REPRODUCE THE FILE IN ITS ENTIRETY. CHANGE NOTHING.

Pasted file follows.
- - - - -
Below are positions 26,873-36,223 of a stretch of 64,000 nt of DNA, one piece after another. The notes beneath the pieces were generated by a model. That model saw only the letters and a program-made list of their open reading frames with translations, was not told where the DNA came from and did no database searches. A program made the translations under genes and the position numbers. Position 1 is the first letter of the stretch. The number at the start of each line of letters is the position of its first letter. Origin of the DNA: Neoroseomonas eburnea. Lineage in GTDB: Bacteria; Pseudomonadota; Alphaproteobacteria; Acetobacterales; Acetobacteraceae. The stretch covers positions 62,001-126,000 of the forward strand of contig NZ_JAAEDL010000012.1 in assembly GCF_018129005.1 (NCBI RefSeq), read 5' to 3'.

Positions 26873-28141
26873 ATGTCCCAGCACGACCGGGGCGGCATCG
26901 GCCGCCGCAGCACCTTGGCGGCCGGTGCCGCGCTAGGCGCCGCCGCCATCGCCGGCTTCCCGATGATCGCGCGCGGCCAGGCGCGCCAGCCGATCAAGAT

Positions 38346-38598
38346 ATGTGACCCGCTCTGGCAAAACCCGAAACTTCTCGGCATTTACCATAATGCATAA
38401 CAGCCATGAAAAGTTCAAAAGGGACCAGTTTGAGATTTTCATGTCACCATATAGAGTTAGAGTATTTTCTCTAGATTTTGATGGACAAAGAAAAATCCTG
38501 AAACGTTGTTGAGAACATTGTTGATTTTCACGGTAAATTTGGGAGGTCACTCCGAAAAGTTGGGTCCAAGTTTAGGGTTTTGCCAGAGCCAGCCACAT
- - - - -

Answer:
Below are positions 26,873-36,223 of a stretch of 64,000 nt of DNA, one piece after another. The notes beneath the pieces were generated by a model. That model saw only the letters and a program-made list of their open reading frames with translations, was not told where the DNA came from and did no database searches. A program made the translations under genes and the position numbers. Position 1 is the first letter of the stretch. The number at the start of each line of letters is the position of its first letter. Origin of the DNA: Neoroseomonas eburnea. Lineage in GTDB: Bacteria; Pseudomonadota; Alphaproteobacteria; Acetobacterales; Acetobacteraceae. The stretch covers positions 62,001-126,000 of the forward strand of contig NZ_JAAEDL010000012.1 in assembly GCF_018129005.1 (NCBI RefSeq), read 5' to 3'.

Positions 26873-28141
26873 ATGTCCCAGCACGACCGGGGCGGCATCG
26901 GCCGCCGCAGCACCTTGGCGGCCGGTGCCGCGCTAGGCGCCGCCGCCATCGCCGGCTTCCCGATGATCGCGCGCGGCCAGGCGCGCCAGCCGATCAAGAT

Positions 38346-38598
38346 ATGTGACCCGCTCTGGCAAAACCCGAAACTTCTCGGCATTTACCATAATGCATAA
38401 CAGCCATGAAAAGTTCAAAAGGGACCAGTTTGAGATTTTCATGTCACCATATAGAGTTAGAGTATTTTCTCTAGATTTTGATGGACAAAGAAAAATCCTG
38501 AAACGTTGTTGAGAACATTGTTGATTTTCACGGTAAATTTGGGAGGTCACTCCGAAAAGTTGGGTCCAAGTTTAGGGTTTTGCCAGAGCCAGCCACAT